A related technique (and, frankly, one more mathematically rigorous, but no more legally defensible) attempts to use a least squares "best fit" rotation, translation and scaling of the deed geometry onto the field evidence, but using all the found evidence so as to honor every monument. There is only one situation where this would be appropriate: when every title line was created by the same survey, and all the field evidence can be identified as belonging to that survey and as undisturbed. Even then there are special surveys (the Public Land System comes to mind) where that situation might be encountered but which have had promulgated specific rules for retracement (the Manual of Instructions, for example). Thus, the least squares gambit loses traction even in those cases.

The essence of true retracement is fidelity to the original work ("original" in this instance referring to the original creation of each line being retraced). The context of that original work plays an important role in understanding (and re-creating) it. One can go further and say that erroneous placement of still-earlier title lines, if used in the creation of later title lines, is an appropriate technique to position those later lines. In other words, the context of the original creation of the lines being retraced, however flawed, is the most conducive environment for accurate retracement of those lines. For example, a certain survey erroneously determined two pre-existing title lines intersected at location "A," and from that location four new lines were created. Obviously the survey would not have the effect of moving the intersection of the two pre-existing lines to location "A," but the most accurate retracement of the four new lines would begin at location "A." In that case, the retracement surveyor has (at least) two former surveys to retrace independent of one another: the one creating the two original lines and the later one creating the four new lines.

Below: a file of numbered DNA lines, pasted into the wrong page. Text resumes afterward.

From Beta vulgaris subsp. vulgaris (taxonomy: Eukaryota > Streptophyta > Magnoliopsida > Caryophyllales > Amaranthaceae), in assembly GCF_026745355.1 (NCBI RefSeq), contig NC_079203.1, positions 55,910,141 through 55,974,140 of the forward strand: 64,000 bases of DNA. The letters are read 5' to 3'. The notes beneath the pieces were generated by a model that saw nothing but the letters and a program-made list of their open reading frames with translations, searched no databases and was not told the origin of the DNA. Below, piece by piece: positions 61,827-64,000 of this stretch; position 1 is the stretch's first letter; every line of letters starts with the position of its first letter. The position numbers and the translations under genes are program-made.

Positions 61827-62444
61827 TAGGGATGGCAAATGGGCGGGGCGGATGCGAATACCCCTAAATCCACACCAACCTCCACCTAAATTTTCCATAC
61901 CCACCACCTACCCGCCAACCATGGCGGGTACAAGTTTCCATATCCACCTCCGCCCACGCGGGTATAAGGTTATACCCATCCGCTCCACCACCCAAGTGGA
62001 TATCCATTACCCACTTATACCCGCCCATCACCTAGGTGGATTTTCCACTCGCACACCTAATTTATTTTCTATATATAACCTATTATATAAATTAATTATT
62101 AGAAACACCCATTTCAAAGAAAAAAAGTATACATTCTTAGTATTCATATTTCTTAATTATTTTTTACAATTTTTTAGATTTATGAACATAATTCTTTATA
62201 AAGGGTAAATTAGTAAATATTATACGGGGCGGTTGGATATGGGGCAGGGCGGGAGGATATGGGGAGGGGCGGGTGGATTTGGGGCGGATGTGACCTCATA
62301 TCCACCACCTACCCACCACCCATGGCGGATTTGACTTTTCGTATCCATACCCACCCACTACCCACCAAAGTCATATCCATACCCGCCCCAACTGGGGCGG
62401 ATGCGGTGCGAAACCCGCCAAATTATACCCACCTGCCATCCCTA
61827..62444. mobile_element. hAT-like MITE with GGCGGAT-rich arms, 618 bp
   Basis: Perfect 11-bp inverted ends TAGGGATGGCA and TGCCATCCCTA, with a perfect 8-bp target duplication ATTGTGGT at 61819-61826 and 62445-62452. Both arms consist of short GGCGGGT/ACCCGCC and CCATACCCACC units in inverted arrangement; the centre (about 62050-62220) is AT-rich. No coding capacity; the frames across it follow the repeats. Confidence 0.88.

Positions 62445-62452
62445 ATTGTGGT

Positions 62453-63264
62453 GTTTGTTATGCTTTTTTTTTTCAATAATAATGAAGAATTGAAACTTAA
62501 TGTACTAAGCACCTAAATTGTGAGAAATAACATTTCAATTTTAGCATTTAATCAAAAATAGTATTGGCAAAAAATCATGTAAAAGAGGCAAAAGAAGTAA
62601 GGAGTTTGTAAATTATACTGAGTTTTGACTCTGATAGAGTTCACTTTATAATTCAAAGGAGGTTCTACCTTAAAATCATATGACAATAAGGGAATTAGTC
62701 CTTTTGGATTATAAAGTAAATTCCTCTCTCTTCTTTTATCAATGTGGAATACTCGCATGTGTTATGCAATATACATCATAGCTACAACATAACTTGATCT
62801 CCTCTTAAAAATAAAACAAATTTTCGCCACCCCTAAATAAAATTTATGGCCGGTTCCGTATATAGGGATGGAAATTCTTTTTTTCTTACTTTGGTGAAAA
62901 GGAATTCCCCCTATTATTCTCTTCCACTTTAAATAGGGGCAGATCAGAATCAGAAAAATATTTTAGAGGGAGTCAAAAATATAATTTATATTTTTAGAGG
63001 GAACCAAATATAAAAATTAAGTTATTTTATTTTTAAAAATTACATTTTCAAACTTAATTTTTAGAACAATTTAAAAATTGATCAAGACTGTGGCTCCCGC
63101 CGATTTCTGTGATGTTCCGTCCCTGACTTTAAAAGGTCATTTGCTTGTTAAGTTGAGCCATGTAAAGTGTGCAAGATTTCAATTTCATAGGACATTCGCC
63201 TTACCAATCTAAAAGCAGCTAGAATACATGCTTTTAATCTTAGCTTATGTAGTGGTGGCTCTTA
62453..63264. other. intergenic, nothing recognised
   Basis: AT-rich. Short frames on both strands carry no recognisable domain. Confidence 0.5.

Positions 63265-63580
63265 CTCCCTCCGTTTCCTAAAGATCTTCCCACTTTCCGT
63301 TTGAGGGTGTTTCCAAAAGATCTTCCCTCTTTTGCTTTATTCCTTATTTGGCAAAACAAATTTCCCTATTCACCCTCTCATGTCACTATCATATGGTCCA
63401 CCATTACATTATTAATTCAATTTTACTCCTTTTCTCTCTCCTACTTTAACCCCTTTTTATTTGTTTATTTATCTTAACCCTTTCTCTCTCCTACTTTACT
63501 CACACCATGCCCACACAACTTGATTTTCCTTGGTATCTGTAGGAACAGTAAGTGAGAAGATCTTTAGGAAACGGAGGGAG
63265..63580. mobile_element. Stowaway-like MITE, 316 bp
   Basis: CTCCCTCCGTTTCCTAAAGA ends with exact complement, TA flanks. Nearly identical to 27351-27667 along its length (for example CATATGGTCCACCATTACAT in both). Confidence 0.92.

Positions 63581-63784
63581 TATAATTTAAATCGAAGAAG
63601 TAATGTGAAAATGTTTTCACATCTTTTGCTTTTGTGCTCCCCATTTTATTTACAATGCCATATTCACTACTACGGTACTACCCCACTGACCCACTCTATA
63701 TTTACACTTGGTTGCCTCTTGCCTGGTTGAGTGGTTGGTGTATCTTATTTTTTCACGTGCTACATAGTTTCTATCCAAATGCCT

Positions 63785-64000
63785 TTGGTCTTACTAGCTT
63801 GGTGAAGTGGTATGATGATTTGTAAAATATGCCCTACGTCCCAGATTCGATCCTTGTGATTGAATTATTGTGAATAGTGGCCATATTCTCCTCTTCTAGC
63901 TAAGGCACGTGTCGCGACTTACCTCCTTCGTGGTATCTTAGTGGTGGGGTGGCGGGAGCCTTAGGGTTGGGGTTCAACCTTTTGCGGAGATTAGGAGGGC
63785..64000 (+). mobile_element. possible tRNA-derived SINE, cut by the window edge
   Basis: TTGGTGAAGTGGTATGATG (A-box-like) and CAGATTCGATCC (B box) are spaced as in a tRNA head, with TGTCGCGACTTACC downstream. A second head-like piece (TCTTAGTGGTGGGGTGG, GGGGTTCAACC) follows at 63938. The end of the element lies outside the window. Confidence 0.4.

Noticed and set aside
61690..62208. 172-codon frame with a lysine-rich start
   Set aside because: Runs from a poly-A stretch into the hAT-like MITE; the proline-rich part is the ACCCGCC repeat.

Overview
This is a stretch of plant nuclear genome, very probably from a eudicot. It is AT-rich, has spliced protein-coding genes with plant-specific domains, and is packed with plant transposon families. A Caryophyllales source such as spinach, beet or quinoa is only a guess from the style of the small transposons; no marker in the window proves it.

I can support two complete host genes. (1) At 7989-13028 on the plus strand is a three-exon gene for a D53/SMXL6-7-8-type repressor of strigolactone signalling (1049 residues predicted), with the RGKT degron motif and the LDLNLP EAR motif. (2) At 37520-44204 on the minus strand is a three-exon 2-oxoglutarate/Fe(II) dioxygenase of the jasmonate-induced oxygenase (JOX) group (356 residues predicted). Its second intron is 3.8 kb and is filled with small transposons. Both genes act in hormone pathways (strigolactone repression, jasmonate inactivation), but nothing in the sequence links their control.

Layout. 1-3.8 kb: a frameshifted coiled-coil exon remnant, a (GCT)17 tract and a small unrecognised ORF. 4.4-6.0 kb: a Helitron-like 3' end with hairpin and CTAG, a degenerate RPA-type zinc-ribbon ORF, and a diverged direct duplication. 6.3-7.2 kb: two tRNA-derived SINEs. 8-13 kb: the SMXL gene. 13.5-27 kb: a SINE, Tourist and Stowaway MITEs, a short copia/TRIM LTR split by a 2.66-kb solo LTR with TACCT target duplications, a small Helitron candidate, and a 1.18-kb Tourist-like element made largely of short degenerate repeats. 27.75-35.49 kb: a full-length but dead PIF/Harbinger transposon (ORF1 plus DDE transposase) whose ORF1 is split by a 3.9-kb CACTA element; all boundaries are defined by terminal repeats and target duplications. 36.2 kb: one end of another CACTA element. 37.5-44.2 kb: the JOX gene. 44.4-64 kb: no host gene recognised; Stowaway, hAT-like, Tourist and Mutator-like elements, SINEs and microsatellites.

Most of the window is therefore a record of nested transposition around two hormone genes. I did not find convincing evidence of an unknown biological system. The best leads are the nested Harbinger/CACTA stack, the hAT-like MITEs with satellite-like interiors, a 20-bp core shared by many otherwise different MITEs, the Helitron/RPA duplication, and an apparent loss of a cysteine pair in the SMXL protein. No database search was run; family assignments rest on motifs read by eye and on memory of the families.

Those Elusive Footsteps
I’ve never quite understood the adage that we must "follow in the original footsteps, but not correct them, even if they’re wrong." Presumably the author of that maxim did not mean for us to perpetuate mathematical errors, so it is likely he intended for us to "walk in the right place (wherever that is)," and then describe it correctly. That makes more sense, and is, in fact, the foundation of retracement theory.

However, there are situations where the available evidence does not enable strict conformance with the procedure outlined above. What to do in those situations? Stay tuned.

Joel Leininger is a principal of S.J. Martenet & Co. in Baltimore and Associate Editor of the magazine.

A 85Kb PDF of this article as it appeared in the magazine complete with images is available by clicking HERE

About the Author

Joel M. Leininger, LS

Joel Leininger, Associate Editor of the magazine, is the managing partner of S. J. Martenet & Co., a 154-year-old surveying firm in Baltimore, Maryland. He lectures frequently around the country on surveying-related subjects. Leininger has authored more than thirty articles and essays dealing with surveying and retracement, some of which have been published in Canada and Australia. Prior to his work at S.J. Martenet, he served as department head at Fisher, Collins and Carter, and as project manager with Daft-McCune-Walker, both in Baltimore. Leininger has also served as both Contributing Editor and Associate Editor of Professional Surveyor Magazine. He served five years on the Maryland Board of Registration and is a past-president of the Maryland Society of Surveyors. Contact Joel Article List Below